By Thomas Jones • Bahia Rica Fishing & Kayak Lodge
The fishing inshore has slowed a little as the clearer water has moved into the area. This makes catching bait a little more challenging. Still we are catching roosterfish but not on every trip.
Just recently there has been a nice surge of sardine schools moving in and hungry tunas, jacks, mackerels and other predators are having a fiesta.
For the next couple of months, we expect more and more sardines to make their way into the gulf and along the coast. This drags with it a host of predators like snappers, seabass (corvina), rainbow runners, skipjack tuna, mackerel, jacks and roosterfish. This makes for excellent top water action. The jigging on the rocks usually picks up with jacks, seabass, snappers and amberjack making up most of the catch. The roosterfish are scarcer but it is the time of the year when the big boys are caught. The key is having good bait.
Offshore has been on and off with great days and slow days. Sailfish have been around in better numbers than the last two years so this is looking positive. We are also getting some big mahis on most trips. Marlin are around but have been playing a lot with. We have raised some good ones, but most have not been willing to eat. We are expecting the bite to be good a little closer to shore as the water clears. Sails should be showing up a little more consistently with a few marlin in the mix. Big mahis and tunas when the schools are around are expected to be nice additions to the billfish.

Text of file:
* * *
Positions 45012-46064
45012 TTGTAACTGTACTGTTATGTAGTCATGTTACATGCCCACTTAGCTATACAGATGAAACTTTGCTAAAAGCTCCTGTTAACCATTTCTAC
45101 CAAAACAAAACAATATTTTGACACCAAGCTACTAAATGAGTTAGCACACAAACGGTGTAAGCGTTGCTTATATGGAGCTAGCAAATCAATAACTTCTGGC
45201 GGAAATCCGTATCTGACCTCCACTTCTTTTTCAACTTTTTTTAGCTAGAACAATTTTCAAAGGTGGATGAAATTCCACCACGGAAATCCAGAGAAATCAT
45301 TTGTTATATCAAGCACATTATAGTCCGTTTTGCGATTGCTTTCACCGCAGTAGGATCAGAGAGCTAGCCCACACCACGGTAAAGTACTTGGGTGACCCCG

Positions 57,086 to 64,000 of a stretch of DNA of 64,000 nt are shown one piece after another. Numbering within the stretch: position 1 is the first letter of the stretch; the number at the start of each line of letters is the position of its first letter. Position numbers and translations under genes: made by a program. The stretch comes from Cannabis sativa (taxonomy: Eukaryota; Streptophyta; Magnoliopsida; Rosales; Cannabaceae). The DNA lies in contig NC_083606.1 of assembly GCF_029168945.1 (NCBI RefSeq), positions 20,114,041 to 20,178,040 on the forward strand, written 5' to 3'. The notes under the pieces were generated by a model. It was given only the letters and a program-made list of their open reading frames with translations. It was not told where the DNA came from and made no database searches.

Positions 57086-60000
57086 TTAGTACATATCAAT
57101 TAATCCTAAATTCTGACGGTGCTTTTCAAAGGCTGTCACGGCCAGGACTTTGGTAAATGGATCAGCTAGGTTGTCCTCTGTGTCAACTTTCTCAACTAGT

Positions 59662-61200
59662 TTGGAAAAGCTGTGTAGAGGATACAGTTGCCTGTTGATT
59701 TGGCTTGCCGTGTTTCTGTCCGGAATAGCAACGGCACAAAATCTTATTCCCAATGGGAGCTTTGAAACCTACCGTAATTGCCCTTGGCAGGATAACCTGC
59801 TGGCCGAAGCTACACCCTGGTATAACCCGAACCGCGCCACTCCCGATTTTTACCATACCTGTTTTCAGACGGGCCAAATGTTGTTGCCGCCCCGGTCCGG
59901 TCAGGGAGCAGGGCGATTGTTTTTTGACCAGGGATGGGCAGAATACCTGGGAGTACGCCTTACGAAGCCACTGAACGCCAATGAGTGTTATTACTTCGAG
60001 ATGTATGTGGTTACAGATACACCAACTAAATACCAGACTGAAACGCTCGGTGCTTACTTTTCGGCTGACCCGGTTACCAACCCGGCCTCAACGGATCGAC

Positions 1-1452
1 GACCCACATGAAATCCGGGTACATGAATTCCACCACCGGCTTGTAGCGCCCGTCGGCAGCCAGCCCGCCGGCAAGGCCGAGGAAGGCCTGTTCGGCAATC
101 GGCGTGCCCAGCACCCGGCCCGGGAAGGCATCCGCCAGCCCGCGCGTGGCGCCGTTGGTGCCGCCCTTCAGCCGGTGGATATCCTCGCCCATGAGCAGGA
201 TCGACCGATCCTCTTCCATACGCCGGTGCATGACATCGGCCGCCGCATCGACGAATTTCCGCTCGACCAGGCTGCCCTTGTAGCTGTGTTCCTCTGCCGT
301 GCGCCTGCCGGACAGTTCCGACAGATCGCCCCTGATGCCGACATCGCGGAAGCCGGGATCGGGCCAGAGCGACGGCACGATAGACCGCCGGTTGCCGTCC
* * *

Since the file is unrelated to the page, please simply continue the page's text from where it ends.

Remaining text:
The roosterfish have been around but in less numbers than normal for this time of year. The mahi mahi have been on fire with some days letting you catch all you can handle, mostly on topwater. The offshore has been good when we could get out with marlin, mahi, some tuna and a few sails in the mix.
As the water clears and the dry season sets in, more sardines are expected to move in bringing jacks, mackerels, seabass, snappers and small tunas towards the gulf islands. This makes for fun fishing on light gear as most of the fish are not giant but they make up for it in numbers. Casting into schools is very effective and also light jigging is a good bet. The roosters will be close to the schools, eating sardines, jacks and tunas. Live bait is the easiest but when there are lots of fish boils, they can be taken on topwater as well.
The offshore should really heat up as the sails start to migrate and the marlin action will also be good. The mahis are still around and will continue to show offshore and the tunas should also show up more often. All this makes for some of the best offshore action in the world!
Thomas Jones is a marine biologist with an extreme passion for sport fishing. Born in Norway, Thomas have been fishing since the age of 6. His fishing experience encompasses fly fishing, trolling, popping, jigging and bait fishing. Currently Thomas is the owner of Bahia Rica Fishing and Kayak Lodge on the Nicoya Peninsula. Contact Thomas at [email protected] or visit www.bahiarica.com